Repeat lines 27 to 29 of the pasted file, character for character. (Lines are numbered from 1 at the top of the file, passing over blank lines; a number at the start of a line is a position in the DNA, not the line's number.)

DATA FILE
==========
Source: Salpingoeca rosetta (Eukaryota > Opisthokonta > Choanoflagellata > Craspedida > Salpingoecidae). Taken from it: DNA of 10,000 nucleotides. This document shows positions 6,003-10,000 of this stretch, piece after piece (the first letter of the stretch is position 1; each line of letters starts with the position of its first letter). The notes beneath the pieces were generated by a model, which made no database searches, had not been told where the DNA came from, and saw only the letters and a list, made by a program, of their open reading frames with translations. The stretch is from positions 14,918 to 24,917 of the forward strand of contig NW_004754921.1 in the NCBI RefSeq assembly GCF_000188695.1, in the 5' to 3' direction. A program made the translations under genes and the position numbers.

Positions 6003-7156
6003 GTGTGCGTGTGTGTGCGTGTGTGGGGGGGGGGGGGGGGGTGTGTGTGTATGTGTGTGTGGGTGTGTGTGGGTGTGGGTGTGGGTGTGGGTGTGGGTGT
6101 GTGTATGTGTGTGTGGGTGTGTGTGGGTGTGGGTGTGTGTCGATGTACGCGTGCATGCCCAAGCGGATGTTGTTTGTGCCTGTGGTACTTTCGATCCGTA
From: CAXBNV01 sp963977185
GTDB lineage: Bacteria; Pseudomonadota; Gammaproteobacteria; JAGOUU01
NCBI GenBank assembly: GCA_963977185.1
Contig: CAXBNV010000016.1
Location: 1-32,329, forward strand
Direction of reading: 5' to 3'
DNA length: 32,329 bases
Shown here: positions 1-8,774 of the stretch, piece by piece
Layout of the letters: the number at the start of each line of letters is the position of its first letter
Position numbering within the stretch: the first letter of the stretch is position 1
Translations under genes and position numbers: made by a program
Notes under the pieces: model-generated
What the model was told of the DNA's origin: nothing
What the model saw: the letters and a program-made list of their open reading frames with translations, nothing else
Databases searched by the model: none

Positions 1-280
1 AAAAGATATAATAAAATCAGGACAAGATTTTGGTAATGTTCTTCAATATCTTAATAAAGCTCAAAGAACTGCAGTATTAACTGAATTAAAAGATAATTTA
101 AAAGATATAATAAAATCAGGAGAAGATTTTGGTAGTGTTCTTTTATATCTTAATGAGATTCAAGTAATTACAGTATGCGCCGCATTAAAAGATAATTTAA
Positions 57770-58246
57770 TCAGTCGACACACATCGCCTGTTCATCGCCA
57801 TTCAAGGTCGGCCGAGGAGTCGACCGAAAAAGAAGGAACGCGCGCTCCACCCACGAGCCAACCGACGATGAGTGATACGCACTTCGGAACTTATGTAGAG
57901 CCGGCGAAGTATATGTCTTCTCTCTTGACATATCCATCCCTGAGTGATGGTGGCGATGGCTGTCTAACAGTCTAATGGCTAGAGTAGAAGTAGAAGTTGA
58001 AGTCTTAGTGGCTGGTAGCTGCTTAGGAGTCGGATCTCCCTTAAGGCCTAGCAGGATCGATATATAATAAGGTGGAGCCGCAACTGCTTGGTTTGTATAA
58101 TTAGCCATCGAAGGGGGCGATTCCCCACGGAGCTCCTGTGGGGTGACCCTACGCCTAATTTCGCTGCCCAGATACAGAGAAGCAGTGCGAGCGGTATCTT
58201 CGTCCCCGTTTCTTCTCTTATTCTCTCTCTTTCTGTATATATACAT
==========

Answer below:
58001 AGTCTTAGTGGCTGGTAGCTGCTTAGGAGTCGGATCTCCCTTAAGGCCTAGCAGGATCGATATATAATAAGGTGGAGCCGCAACTGCTTGGTTTGTATAA
58101 TTAGCCATCGAAGGGGGCGATTCCCCACGGAGCTCCTGTGGGGTGACCCTACGCCTAATTTCGCTGCCCAGATACAGAGAAGCAGTGCGAGCGGTATCTT
58201 CGTCCCCGTTTCTTCTCTTATTCTCTCTCTTTCTGTATATATACAT